Guy Fawkes was a Catholic who attempted to blow up the House of Commons on 5 November 1605 by stacking explosives in the cellar. His initial act was, then, conducted in secret. When captured, as was common at the time, Fawkes’s body was exposed to torture and public execution in 1606. The man from the shadows was brought into the light, with the spectacle of the scaffold a very public display of the power of the state. The visibility of the notorious would-be regicide continued long after his death. For reasons that may seem obscure, given the manner of his actual execution, effigies of Fawkes have long been burnt on a bonfire on the 5 November, accompanied by a fireworks display.

V for Vendetta has a protagonist, known only as ‘V’, who wears a mask to hide his disfigurement, which we later learn is from a fire. His mask is a caricature of Fawkes, with goatee beard and moustache, rosy cheeks and painted eyes, accompanied with a wig and black cloak. Initially V stands out from the crowd because of this outfit, but in two striking scenes of the film there are multiple people wearing this disguise. In the first V has dressed a number of security guards and others in the mask against their will, thus making it impossible for anyone to know who he is, and who is simply someone disguised as him. In the other scene, towards the end of the story, thousands of ordinary people have donned the uniform to show their solidarity and opposition to the neo-fascist government that V has challenged throughout.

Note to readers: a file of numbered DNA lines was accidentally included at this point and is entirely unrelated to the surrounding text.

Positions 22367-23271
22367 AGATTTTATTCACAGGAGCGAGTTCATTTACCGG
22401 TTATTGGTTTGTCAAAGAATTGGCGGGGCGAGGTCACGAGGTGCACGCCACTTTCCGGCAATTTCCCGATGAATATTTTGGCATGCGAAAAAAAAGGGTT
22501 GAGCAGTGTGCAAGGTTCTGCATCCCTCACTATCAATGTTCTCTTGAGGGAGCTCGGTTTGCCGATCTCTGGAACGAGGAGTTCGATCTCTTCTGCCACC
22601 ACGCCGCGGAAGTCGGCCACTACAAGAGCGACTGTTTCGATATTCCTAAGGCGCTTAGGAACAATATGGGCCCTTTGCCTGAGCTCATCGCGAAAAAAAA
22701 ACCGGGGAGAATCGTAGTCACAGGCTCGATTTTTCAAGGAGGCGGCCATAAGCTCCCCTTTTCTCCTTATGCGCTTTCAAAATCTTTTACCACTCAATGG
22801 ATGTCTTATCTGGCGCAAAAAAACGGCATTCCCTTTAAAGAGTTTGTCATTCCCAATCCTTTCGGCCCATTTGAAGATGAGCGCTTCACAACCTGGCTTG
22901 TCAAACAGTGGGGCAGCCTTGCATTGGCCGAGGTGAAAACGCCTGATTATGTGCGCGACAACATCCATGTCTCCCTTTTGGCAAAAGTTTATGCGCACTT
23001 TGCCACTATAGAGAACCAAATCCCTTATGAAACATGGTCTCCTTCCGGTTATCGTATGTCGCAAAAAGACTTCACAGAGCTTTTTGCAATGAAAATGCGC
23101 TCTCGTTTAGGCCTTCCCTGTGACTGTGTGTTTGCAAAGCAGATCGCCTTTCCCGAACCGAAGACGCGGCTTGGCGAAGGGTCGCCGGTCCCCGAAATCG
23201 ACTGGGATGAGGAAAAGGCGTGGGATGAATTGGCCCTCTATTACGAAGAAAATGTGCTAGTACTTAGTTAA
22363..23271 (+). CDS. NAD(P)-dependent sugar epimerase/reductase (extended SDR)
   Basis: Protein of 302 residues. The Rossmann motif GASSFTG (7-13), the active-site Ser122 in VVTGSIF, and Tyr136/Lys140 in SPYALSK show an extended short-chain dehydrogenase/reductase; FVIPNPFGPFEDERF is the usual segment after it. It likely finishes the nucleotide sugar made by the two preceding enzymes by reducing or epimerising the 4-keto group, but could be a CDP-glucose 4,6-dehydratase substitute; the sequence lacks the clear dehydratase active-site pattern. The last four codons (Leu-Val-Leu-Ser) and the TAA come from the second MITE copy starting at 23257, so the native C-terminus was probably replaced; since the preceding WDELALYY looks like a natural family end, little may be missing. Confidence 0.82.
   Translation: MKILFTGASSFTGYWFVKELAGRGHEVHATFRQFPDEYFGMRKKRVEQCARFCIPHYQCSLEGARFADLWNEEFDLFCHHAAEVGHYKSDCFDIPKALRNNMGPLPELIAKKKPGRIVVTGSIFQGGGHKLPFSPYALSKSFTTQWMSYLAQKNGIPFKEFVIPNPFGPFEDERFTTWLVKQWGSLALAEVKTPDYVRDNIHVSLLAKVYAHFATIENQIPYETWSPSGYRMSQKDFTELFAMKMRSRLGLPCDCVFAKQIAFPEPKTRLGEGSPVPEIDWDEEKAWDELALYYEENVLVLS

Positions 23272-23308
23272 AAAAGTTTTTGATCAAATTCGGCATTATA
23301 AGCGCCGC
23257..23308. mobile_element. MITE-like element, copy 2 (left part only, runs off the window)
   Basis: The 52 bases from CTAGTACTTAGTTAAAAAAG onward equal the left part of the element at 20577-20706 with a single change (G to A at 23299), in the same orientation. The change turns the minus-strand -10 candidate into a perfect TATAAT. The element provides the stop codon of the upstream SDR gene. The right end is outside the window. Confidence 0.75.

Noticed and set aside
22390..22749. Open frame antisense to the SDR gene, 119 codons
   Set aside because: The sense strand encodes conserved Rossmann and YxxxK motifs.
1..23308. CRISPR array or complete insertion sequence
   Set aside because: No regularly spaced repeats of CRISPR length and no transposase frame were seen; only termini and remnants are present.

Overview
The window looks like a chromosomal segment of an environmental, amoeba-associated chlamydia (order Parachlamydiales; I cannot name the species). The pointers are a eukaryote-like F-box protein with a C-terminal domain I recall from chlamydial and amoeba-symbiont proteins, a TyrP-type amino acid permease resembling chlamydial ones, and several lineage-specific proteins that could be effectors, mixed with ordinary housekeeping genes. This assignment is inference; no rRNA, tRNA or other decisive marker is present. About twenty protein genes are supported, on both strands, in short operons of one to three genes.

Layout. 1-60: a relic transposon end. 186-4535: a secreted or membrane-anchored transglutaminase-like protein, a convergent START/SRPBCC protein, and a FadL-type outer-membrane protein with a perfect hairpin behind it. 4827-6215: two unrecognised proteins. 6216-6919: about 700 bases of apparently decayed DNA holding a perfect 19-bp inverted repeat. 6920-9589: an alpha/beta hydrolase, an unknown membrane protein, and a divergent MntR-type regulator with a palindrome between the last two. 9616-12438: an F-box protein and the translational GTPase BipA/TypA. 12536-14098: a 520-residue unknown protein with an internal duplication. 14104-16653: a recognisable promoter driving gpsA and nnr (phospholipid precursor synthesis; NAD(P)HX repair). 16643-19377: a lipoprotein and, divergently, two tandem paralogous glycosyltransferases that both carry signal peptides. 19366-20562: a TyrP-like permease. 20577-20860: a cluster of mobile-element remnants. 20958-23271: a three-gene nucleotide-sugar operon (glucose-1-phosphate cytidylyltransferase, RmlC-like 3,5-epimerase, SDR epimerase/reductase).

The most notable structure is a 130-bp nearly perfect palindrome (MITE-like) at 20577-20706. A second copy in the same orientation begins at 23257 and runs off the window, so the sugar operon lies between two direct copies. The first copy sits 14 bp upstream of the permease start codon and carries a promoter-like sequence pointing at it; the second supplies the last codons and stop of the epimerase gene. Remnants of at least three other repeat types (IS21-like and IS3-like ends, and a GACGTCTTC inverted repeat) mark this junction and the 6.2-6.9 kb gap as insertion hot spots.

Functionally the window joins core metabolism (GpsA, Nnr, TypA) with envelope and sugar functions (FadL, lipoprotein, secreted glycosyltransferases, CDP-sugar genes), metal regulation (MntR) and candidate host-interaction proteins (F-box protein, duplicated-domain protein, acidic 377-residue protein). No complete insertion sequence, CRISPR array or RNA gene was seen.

The V masks were initially given away to promote the film, and then sold as a toy, but they became popular with protest groups. Initially they were used by the ‘Anonymous’ group in their campaign against the Church of Scientology, but have been picked up and used by other campaigns since, of which the various Occupy movements are the most visible. At the Territorial Masquerades blog, the anonymous ‘Jester’ has tracked some of these changing uses. One of the most interesting elements of the analysis is the way that the use of the mask is related to the Zapatistas, who declare that “With our faces exposed we were invisible. We cover our faces in order to be seen.”

In The Guardian, Jonathan Jones suggested that the mask was a symbol of ‘festive citizenship’. Yet it is one that plays with notions of anonymity and public display; disguise and visibility. People wearing one can send a signal of solidarity and opposition, yet remain unidentified. It has been suggested that the commercial gains made by the mask—Warner Bros. gets a commission for each one sold—negate the protest. But it is precisely the use of the tools of capitalism against capitalism that is one of the most striking elements of the protests—Blackberry, Apple and Facebook can be used for many purposes, just as tents can be used for camping or occupation. Among a range of wonderful artwork and slogans, the Guy Fawkes mask is a powerful symbol of a nascent movement. It hides its wearer’s face, but it makes their protest all the more visible.

[A longer and updated version of this piece can be found in the journal Interstitial